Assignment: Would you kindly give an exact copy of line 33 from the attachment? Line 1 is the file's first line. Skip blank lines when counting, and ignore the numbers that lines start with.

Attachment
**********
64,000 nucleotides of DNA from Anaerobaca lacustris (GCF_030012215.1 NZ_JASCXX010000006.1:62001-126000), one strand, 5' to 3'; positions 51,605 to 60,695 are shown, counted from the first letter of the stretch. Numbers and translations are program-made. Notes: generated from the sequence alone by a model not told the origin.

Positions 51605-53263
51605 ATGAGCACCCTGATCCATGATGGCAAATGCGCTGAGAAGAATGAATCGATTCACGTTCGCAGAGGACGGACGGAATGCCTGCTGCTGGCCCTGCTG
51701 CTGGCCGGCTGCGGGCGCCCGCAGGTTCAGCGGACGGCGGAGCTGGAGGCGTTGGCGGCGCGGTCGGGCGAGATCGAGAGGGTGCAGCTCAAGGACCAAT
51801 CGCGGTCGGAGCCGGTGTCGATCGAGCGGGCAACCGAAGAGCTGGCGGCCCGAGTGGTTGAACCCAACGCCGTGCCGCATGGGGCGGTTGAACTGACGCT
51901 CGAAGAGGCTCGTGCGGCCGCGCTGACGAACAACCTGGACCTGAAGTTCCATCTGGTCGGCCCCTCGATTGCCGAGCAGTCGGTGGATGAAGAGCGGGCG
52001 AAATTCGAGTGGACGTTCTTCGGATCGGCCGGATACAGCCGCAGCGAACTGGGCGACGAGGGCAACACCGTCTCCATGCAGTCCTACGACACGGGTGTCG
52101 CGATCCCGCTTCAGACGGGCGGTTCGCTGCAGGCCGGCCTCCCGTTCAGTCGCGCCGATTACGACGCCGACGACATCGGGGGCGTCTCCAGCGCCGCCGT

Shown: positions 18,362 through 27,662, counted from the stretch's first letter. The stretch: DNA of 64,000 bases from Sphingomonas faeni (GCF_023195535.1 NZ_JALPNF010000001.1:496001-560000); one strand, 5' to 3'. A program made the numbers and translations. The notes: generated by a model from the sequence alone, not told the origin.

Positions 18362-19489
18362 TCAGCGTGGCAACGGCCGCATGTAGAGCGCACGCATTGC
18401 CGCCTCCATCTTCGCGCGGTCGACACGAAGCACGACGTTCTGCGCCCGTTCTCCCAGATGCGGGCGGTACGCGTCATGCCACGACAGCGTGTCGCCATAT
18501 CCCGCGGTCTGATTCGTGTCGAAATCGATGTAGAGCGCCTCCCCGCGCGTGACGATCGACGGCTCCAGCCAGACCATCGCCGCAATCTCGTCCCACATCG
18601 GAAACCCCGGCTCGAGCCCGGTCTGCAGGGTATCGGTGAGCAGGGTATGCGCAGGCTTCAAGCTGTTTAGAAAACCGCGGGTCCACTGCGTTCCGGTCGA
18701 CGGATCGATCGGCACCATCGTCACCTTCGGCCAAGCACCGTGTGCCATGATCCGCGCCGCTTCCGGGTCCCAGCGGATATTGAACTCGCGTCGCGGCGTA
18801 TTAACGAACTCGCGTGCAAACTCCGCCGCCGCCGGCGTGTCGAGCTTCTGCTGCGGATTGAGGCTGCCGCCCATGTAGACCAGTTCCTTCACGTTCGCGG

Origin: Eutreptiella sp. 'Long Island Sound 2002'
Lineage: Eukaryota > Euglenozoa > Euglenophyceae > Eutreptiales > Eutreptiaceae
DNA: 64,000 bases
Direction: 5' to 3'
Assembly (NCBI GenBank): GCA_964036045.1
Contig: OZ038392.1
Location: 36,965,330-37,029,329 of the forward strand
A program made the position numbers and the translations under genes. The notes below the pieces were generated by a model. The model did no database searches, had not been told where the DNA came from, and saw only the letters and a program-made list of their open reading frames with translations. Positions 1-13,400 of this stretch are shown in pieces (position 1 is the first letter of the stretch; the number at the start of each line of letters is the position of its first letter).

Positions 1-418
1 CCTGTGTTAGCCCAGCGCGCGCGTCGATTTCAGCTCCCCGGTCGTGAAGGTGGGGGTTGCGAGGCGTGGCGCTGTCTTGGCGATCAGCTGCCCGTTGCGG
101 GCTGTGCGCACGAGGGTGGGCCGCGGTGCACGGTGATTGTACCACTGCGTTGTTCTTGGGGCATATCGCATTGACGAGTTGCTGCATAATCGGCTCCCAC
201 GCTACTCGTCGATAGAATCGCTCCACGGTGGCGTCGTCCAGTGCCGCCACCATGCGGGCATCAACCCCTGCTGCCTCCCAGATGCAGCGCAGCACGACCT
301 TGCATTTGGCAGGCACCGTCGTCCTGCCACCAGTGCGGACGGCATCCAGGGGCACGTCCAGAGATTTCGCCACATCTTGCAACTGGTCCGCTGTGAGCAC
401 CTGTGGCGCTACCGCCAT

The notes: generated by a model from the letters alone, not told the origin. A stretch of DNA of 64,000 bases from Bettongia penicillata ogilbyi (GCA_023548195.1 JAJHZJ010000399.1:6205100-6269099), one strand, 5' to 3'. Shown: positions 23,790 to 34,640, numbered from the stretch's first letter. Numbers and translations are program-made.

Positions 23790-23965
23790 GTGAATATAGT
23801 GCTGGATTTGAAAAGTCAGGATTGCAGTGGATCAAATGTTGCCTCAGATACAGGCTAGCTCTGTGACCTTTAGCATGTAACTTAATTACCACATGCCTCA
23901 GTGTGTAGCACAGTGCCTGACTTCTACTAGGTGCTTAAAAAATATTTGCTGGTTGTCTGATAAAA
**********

23790 GTGAATATAGT